- For each pair of the three monotonic heuristics:
- State which heuristic is better informed, and prove it.
- If neither heuristic is better informed than the other, give two
counterexamples to prove it.
- Prove that your two non-monotonic heuristics are non-monotonic.
For each heuristic, determine
experimentally the "hardest" mazes that it can solve in two minutes or less
using the Linux machines in the lab. If you would rather use your own
computer, be sure to specify its clock speed. You will need to determine the
"hardness" of mazes in the following categories:
For each experiment you run:
- Perfect (no loops) to imperfect (very few barriers)
- Amount of treasure to be collected
- Size of the maze
- For each maze you generate, run each heuristic on that maze. This
ensures that comparisons between heuristics are not biased.
- For each maze, record the amount of perfection, number of treasures, and maze dimensions.
- For each heuristic, record the number of nodes expanded, maximum depth reached, solution length, and effective branching factor.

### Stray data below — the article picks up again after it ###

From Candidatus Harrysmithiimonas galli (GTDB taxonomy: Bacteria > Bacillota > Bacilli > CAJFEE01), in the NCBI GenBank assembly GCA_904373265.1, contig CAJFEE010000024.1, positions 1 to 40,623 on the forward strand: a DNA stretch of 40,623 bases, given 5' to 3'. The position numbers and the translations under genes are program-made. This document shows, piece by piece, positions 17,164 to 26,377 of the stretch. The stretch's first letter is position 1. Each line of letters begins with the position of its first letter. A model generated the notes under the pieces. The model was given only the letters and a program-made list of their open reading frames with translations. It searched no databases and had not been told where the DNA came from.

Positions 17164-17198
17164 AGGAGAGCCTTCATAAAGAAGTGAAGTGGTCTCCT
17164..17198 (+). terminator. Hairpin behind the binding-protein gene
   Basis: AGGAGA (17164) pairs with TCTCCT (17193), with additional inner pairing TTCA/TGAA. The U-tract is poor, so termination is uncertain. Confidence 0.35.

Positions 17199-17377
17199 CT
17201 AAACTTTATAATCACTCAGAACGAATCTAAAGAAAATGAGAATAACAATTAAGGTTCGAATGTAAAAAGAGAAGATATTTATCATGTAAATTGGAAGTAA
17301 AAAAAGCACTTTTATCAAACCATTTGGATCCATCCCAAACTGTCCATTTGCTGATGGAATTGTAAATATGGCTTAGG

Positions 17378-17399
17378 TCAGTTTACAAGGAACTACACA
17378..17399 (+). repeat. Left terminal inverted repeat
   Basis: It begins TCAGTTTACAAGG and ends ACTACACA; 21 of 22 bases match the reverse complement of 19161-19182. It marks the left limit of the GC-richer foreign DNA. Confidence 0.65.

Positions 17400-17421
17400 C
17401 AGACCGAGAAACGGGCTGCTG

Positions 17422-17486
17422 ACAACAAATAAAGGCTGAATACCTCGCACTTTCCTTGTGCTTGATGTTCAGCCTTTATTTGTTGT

- If a heuristic takes longer than two minutes, feel free to terminate it and
record that, for that experiment, the heuristic took too long.
When you are finished with your experiments, you will write a short paper
summarizing your findings. Include the following details in your paper:
- A description of each heuristic, and a proof of its montonicity
(or lack thereof)
- The data you collected from each of your experiments
- An analysis of the data, including:
- A discussion of the relative merits of the heuristics relative to
breadth-first search and each other, and
- A discussion as to how varying the size, treasure, and perfection
affects the general difficulty of solving a maze by computer
- Discuss the degree to which the results matched your expectations
- Printouts of the code for your heuristics
- On Thursday, August 24, come to class with a one-slide PowerPoint
presentation. Briefly describe the heuristics you have already implemented,
in addition to other possibilities you are considering.
- Submit your paper and code by
1:15 pm on Tuesday, August 29.
|A||Program is working with all heuristics|
Paper is complete
Analysis properly characterizes the basis of each claim
|B||One or two heuristics have small bugs|
The analysis is somewhat flawed
|C||Problematic bugs and/or somewhat incomplete or moderately flawed paper|
|D||Severe bugs and/or multiple parts missing from paper|
|F||Program does not work at all and/or paper is not seriously attempted|